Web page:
Few captains of industry in emerging economies would confess that protectionism was a factor in the growth of their businesses. And they rarely acknowledge the role that such systems have played in the growth of corruption as bureaucrats and politicians sell favors.
In India, many prominent business houses benefited from the notorious system of protectionism known as the License Raj. The License Raj was simply one example of the import substitution policies long followed by many emerging economies.
But while many prominent Indian business leaders have begun begun complaining about the extent of government corruption that is a byproduct of the the License Raj, they conveniently fail to mention that the same skewed system played a vital role in squelching competition, fixing prices and helping them grow.
At a recent World Economic Forum gathering of business leaders and government officials in New Delhi a policy conversation ventured into this sensitive territory.
“We decided many years ago, decades ago, we will not do business where we have to deal with the government…We do not want to have anything to do with their bidding process,” said Rahul Bajaj, chairman of the Indian conglomerate Bajaj Auto, reportedly said at the forum. “I want to sleep well at night.”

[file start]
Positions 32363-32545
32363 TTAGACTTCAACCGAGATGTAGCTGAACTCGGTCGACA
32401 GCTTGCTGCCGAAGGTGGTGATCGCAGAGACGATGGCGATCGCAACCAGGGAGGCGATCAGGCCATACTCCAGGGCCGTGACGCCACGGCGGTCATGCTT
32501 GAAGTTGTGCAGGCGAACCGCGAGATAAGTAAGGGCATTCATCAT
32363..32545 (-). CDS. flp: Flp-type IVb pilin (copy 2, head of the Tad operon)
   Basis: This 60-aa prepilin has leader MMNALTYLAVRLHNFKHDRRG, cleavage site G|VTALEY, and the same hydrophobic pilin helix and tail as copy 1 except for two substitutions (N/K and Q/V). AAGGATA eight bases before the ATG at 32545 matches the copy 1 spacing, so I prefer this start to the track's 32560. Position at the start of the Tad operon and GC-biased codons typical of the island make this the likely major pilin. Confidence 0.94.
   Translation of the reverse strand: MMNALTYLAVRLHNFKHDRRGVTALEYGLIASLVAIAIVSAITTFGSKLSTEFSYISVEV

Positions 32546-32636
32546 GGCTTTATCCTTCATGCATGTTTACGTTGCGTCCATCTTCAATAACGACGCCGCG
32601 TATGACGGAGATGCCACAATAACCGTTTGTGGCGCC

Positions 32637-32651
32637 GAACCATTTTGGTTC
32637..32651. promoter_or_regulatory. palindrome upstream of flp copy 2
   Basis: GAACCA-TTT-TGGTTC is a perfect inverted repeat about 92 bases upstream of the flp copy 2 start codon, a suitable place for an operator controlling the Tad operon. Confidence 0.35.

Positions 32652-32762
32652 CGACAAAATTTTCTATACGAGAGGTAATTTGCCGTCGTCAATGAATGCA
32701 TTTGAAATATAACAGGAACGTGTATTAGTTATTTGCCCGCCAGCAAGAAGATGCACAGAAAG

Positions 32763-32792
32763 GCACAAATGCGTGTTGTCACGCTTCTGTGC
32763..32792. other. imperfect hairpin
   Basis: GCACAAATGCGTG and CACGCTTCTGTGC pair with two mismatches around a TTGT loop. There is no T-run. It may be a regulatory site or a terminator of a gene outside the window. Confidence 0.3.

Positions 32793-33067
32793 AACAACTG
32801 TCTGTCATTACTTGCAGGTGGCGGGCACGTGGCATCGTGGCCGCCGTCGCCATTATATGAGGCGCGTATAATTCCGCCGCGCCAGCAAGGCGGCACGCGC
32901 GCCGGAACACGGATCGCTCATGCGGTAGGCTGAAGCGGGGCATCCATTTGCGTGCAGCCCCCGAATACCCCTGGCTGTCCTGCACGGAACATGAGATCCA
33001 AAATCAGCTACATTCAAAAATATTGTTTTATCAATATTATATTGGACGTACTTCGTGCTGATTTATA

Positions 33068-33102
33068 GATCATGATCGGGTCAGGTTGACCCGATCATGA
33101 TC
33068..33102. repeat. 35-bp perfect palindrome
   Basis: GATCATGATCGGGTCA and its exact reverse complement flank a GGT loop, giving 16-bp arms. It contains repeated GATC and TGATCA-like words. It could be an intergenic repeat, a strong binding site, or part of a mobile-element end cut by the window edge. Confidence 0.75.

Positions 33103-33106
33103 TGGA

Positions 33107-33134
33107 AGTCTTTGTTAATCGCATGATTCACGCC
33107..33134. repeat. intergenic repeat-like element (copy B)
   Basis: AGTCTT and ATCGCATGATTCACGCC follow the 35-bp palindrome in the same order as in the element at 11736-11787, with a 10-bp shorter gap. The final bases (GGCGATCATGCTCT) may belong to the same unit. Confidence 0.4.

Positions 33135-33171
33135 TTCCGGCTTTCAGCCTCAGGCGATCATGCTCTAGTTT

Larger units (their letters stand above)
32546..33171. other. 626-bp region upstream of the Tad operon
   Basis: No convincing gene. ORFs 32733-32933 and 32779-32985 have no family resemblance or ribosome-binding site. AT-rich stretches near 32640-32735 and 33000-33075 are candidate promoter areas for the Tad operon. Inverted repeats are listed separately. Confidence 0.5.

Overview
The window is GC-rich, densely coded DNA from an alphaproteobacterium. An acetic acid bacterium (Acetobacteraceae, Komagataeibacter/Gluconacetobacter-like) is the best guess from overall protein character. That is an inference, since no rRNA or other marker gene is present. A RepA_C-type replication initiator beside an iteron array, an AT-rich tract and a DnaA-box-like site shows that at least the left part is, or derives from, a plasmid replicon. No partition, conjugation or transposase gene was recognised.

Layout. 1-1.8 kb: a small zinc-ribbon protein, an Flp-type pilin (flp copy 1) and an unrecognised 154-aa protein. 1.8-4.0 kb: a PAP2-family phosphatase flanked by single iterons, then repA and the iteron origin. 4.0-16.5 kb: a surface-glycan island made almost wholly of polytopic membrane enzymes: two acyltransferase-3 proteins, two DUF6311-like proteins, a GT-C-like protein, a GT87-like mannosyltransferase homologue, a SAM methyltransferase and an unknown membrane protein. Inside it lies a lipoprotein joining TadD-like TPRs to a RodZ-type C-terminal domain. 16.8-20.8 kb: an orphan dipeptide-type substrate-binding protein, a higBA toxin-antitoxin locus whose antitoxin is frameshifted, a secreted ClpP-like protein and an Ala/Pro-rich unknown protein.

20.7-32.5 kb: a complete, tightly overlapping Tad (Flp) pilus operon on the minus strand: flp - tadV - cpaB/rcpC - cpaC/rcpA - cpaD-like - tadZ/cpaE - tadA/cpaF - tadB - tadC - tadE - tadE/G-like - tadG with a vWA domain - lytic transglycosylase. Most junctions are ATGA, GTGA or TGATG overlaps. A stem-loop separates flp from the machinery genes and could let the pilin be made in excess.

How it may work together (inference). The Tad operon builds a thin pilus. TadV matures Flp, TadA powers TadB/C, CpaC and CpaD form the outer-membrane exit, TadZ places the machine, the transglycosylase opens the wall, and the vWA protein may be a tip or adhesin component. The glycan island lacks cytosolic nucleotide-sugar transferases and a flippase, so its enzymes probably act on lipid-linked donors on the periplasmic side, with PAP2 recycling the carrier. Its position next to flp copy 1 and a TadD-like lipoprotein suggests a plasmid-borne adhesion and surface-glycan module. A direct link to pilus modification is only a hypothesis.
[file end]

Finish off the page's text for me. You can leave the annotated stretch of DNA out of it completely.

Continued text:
Mr. Ashwani Kumar, India’s new Minister for Law and Justice, was on stage to remind the industrialist of reality.
“It seems that Mr Bajaj believes that his company is working independent of the policies of the government. As if the labor policy, the manufacturing policy, the fiscal and economic policies do not apply to his company,” Mr. Kumar reportedly said.
Mr. Kumar, a distinguished senior Supreme Court counsel who has promised to pursue anti-corruption measures in his new post, has a point.
Bajaj Auto was a long-time beneficiary of the License Raj, and had near- monopoly rights to manufacture vehicles in India for more than twenty years. At one point, there was a decade-long waitlist to purchase one of his modestly powered scooters.
But a generation of government-granted monopoly rights was not enough for the holier-than-thou Mr. Bajaj. While he has changed his tune lately, Mr. Bajaj was one of the leaders of the notorious Bombay Club in the 1990s that successfully advocated a go-slow approach to liberalizing the Indian economy.
Business leaders such as Mr. Bajaj seem happy to blame the government for the downside of the very system that made them rich. While it may be too much to expect them to help deal with the fallout, they could at least say thank you.
Russell A. Stamets is a contributing editor of the FCPA Blog.
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